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What is Shock Testing?

It often seems that dynamic testing within the environmental test laboratory is concerned primarily with steady state vibration conditions. Simulation of the shock environment often plays a less significant role. And yet, our inherent physical understanding of everyday dynamic situations suggests that shock is of critical importance to product survival. If we drop our mobile telephone, drive our car over a pothole in the road, or our new television set is "dropped-off" the delivery vehicle, we are concerned that damage may have been inflicted.

Perhaps steady state vibration is easier to measure, analyse and quantify for a given product, and therefore it becomes more convenient to only incorporate this form of data into procurement specifications. Perhaps the measured shock is so dissimilar from the classical (and mathematically simple) shock pulses which appear in published references that the test appears inappropriate and any resulting test data would be mistrusted. Perhaps there is a fundamental lack of understanding of the real world environment relating to the product, or a lack of understanding of the basic concepts of shock testing. Whatever the reasons, if a shock test is not called for, then commercial pressures may mean that the test is not performed.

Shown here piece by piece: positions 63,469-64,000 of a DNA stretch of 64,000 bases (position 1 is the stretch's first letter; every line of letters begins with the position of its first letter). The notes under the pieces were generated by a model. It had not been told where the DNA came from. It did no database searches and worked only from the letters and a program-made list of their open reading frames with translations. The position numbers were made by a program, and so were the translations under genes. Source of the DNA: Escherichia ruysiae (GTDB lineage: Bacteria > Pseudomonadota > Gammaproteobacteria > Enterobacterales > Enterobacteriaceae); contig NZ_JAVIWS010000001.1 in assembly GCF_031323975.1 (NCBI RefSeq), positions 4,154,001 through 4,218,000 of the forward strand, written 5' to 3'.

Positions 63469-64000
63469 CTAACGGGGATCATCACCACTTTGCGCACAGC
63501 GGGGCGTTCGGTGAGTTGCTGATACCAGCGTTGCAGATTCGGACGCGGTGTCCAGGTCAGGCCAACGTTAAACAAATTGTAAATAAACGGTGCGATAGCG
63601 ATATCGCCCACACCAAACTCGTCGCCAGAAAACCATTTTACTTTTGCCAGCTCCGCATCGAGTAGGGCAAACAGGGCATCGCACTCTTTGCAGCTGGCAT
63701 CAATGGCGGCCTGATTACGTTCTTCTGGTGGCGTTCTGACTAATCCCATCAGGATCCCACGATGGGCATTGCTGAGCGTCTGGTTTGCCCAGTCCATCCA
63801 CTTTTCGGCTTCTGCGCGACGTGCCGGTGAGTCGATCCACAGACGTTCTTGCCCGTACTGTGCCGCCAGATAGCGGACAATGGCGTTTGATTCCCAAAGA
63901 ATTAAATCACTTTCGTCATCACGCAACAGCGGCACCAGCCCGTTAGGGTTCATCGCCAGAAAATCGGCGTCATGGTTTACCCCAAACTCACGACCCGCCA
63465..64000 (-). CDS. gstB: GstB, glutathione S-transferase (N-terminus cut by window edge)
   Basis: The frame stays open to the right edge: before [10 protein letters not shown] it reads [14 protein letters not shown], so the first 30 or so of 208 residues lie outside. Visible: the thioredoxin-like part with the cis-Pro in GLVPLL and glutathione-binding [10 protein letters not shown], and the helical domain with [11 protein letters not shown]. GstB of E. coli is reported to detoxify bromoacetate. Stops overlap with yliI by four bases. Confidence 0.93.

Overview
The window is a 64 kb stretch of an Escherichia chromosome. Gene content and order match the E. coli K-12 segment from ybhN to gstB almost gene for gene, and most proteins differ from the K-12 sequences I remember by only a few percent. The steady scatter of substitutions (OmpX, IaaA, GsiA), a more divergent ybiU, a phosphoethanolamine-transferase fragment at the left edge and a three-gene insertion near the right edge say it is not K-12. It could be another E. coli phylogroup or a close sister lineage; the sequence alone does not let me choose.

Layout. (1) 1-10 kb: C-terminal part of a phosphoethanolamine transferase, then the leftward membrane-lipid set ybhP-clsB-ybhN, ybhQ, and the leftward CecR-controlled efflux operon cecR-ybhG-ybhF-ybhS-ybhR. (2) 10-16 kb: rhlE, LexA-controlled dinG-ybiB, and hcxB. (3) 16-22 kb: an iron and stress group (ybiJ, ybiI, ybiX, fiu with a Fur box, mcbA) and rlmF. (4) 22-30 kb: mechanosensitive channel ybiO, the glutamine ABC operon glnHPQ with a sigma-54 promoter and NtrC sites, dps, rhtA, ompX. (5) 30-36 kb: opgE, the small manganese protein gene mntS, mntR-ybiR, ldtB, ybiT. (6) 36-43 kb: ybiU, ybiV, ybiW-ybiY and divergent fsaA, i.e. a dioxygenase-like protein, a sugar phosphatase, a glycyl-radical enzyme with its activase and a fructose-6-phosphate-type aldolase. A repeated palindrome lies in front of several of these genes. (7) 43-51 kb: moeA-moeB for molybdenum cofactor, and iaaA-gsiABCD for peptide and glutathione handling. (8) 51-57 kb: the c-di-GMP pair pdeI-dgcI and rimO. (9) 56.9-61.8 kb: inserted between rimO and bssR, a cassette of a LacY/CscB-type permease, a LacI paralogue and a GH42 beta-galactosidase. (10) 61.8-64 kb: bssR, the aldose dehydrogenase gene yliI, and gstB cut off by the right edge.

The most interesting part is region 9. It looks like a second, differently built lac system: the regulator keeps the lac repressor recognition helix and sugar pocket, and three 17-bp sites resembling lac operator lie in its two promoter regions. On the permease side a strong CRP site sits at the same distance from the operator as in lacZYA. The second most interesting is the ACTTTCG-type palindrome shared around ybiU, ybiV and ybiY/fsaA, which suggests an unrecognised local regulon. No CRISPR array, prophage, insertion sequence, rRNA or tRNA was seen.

A reluctance to consider shock testing may be exacerbated by the need to make a number of assumptions. For classical shock, which type of pulse is most appropriate, should filtering be applied, and if so, how much? For Shock Response Spectrum, how valid are the assumptions concerning single degree of freedom systems and damping?